Getting there: Catch the bullet train from Tokyo to Kakunodate and switch to the Jukan railway to take you to Kamihinokinai Station, which is a 5-10 minute walk to the main area. The last 40 minutes on the Jukan railway will not be covered by the JR pass, and will cost ¥760. The full journey would cost just over ¥17,000 without passes.
Tadami Snow Festival
Fuskushima | Feb 10th – 11th | 227 minutes from Tokyo
A small town hosting a big festival, Tadami is well known across the region for its snow celebration which features fireworks, sculptures and more. The main statue rivals the Sapporo Snow Fest in size and grandeur and is certainly impressive, with enough snow in the town to craft buildings, statues and more.
There is a competition for local sculptors who have only 20 days to create their masterpiece before judging takes place. At night the main sculpture is illuminated and a fire-cleansing ritual takes place to alleviate misfortune and pray for good health. There is also a Shinto dance in the snow where men carry the portable shrine through the celebrations. Plus music, dance performances, food stalls and a fireworks show to end each evening.
Getting there: To reach Tadami from Tokyo you can catch the bullet train to Echigo-yuzawa and then transfer to the Joetsu line to Koide where you catch the Tadami line. This costs just over ¥8,000 one way and would be fully covered by the JR Pass.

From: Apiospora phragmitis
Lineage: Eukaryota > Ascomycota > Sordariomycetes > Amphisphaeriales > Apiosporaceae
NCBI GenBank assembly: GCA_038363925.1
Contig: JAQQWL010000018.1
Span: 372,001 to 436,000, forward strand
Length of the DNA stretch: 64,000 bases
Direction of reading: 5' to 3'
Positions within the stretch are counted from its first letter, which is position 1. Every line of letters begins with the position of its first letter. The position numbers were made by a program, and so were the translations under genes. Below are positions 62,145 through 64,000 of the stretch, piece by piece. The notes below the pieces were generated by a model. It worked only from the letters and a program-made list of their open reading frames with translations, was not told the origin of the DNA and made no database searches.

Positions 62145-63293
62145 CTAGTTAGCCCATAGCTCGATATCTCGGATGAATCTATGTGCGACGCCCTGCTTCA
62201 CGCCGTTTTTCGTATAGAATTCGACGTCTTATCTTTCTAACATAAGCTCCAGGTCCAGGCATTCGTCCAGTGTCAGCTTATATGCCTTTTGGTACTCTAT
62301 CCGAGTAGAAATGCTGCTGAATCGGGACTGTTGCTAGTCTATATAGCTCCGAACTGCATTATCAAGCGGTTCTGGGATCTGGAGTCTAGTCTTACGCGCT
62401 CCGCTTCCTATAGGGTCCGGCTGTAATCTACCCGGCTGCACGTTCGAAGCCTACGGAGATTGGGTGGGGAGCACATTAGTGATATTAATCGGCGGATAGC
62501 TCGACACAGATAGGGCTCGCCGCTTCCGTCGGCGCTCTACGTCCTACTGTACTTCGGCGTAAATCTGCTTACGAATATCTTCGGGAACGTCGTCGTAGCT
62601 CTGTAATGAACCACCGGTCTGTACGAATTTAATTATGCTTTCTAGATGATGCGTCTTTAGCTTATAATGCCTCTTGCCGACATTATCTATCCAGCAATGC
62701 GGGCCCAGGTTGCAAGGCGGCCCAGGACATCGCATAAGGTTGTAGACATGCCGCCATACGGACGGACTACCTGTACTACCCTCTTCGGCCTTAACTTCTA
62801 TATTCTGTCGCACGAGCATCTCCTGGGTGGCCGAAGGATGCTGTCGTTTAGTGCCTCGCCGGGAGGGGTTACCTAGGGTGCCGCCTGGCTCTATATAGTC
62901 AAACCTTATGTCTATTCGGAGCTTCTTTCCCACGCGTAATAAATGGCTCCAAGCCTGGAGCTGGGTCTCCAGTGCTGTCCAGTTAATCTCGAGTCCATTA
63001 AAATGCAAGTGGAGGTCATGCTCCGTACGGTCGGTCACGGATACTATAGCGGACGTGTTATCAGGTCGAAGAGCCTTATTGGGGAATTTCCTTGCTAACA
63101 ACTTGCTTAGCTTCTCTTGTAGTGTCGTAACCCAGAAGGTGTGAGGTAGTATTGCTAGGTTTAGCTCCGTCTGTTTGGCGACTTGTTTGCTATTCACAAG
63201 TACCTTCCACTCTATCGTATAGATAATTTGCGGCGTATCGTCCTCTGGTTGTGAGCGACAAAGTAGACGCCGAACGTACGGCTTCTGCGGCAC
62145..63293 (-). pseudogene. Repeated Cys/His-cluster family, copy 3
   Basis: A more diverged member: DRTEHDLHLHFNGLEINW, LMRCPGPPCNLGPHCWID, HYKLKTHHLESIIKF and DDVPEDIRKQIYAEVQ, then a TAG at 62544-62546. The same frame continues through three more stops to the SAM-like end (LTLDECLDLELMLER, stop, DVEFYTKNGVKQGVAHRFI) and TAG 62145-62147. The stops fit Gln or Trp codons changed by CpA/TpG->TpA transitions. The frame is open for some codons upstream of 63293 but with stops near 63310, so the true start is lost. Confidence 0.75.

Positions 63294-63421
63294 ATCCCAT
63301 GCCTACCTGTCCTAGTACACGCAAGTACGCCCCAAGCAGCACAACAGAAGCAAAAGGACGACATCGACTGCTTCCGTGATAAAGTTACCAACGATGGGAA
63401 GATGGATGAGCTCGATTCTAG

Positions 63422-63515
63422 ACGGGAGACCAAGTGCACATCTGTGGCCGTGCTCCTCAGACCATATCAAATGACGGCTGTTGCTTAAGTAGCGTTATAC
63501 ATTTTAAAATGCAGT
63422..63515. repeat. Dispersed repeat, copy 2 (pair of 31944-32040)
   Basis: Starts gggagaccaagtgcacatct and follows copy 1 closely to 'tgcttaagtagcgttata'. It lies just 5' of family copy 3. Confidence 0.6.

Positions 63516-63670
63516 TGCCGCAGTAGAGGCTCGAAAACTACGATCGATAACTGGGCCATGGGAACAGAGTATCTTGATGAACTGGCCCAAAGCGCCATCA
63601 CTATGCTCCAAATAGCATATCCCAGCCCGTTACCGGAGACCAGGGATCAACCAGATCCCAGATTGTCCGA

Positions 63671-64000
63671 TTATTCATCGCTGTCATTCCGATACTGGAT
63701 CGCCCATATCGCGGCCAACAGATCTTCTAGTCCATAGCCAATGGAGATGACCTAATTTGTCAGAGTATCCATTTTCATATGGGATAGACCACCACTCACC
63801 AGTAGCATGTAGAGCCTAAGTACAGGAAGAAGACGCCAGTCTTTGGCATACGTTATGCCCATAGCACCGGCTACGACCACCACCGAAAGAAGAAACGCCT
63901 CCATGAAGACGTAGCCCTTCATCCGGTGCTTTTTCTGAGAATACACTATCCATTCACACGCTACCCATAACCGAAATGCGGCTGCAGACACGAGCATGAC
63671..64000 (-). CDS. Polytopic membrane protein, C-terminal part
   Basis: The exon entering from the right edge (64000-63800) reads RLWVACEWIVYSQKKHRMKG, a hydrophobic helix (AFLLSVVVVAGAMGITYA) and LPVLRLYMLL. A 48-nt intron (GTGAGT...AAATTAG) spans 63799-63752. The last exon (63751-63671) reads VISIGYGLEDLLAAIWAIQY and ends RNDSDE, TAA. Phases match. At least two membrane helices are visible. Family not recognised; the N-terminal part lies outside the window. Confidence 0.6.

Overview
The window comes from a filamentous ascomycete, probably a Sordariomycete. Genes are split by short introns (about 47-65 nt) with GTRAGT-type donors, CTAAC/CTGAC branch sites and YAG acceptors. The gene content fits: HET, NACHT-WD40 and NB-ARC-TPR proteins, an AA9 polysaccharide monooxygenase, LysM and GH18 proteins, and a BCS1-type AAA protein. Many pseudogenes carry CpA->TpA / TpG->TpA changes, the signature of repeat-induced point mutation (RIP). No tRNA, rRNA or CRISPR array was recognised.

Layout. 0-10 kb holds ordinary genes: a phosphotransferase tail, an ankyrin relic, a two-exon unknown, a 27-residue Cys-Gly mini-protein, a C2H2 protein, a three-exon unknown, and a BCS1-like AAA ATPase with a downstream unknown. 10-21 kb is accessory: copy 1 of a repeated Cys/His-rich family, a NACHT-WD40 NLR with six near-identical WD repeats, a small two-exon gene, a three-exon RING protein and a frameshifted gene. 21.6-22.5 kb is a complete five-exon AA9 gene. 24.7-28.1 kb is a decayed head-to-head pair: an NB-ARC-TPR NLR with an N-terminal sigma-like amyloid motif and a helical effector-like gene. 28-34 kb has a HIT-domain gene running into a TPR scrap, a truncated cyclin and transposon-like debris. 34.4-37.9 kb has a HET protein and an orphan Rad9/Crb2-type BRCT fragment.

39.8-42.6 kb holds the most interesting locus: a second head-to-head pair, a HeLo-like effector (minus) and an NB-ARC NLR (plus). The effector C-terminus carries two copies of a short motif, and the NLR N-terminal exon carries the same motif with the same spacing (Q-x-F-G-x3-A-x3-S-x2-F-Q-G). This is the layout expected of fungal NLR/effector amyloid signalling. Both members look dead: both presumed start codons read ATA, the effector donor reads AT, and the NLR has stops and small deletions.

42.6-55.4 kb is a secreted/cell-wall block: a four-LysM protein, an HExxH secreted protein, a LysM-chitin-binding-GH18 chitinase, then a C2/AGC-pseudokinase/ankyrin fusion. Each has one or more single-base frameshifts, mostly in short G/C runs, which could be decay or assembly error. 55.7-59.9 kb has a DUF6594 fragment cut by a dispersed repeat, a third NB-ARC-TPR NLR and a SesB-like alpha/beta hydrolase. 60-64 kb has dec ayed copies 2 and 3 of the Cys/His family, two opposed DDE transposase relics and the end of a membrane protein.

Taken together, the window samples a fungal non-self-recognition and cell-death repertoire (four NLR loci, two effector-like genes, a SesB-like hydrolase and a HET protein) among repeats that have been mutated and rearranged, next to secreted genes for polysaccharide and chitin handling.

Yokote Kamakura Snow Festival
Akita | Feb 14th – 16th | 220 minutes from Tokyo
As well as being a popular city near Toyko, kamakura means a hollow carved out from snow, which is exactly what you’ll find, in a more decorative sense, at this winter wonderland festival in northern Japan. With a history dating back over 450 years, this festival features dozens of igloo-like snow structures throughout the city each containing a snowy altar allowing people to pray to the water deity.
The main spots are at the Kamakurakan Castle which is open specially for the festival and is found just past the Janosaki Bridge. The river also has a stream of glowing miniature kamakuras and the local elementary school has a great display too. Locals will be grilling rice cakes on charcoal grills and serving up warming amazake (a low-alcohol traditional drink) to keep everyone in high spirits. There will also be some creative snow sculptures and traditional food stalls so close to the Kamakurakan Hall so that’s a great place to start your tour!
Getting there: You can reach Yokote quite easily from Tokyo, it takes about 220 minutes with one change at Omagari from the bullet train to the local Ou line to Yokote. The journey costs just under ¥17,000, but is covered completely using the JR Pass.